Karl Friedrich Schinkel

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The following article is from The Great Soviet Encyclopedia (1979). It might be outdated or ideologically biased.

Schinkel, Karl Friedrich


Born Mar. 13, 1781, in Neuruppin, Brandenburg; died Oct. 9, 1841, in Berlin. German architect, painter, and graphic artist.

Schinkel studied at the Berlin Academy of Architecture under F. Gilly from 1798 to 1800. He worked mainly in Berlin. He initially concentrated on painting and the graphic arts, producing landscapes, panoramas, works of stage design, drawings, and lithographs in the romantic style.

The most outstanding representative of late classicism in 19th-century German architecture, Schinkel strove for laconically monumental composition. His works include the Neue Wache (now a monument to the victims of fascism and militarism), the Drama Theater, and the Altes Museum, all in Berlin. He also revealed romantic tendencies in his pseudo-Gothic buildings, including a chapel in Petergof (1831–33). In the last years of his life, renouncing the forms of classicism and the Gothic, he anticipated the principles of rationalism, for example, in the Academy of Architecture in Berlin (1831–35). He also was an architectural theorist.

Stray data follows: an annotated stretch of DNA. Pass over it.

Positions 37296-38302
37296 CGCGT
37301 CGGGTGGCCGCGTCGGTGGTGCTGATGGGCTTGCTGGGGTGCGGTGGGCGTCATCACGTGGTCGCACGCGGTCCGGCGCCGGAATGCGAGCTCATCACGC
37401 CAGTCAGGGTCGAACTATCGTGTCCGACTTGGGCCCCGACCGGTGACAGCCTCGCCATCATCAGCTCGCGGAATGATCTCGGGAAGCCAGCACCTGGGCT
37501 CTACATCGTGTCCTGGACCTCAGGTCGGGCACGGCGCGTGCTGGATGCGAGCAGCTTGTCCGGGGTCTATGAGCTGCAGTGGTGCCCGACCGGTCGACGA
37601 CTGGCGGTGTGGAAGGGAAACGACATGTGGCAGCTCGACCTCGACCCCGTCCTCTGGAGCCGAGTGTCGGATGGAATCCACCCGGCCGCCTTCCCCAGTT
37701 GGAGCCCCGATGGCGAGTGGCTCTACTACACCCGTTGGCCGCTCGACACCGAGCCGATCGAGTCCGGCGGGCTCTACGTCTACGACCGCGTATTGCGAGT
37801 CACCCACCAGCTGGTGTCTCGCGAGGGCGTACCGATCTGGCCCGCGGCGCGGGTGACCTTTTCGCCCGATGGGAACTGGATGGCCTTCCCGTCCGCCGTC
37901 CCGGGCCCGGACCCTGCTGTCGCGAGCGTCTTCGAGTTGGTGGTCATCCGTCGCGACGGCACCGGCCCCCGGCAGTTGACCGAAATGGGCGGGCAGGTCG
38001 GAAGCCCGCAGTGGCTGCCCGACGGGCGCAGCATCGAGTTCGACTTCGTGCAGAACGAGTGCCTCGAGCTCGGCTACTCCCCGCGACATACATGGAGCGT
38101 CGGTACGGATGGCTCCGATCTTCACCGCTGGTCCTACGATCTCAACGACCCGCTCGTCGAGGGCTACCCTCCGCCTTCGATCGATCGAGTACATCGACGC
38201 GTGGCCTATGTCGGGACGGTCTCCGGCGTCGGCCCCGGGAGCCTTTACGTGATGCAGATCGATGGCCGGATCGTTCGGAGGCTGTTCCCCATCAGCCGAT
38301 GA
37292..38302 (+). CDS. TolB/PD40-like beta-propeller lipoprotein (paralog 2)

Grundlage der praktischen Baukunst, 4th ed., vols. 1–4. Berlin [1850].
Briefe, Tagebücher, Gedanken. Berlin [1922].


Rave, P. O. Karl Friedrich Schinkel. Berlin [1948].
Karl Friedrich Schinkel’s Lebenswerk, vols. 1–7, 9–13. Berlin-Munich, 1939–69. (Publication in progress.)
Pundt, H. G. Schinkel’s Berlin. Cambridge, Mass., 1972.
The Great Soviet Encyclopedia, 3rd Edition (1970-1979). © 2010 The Gale Group, Inc. All rights reserved.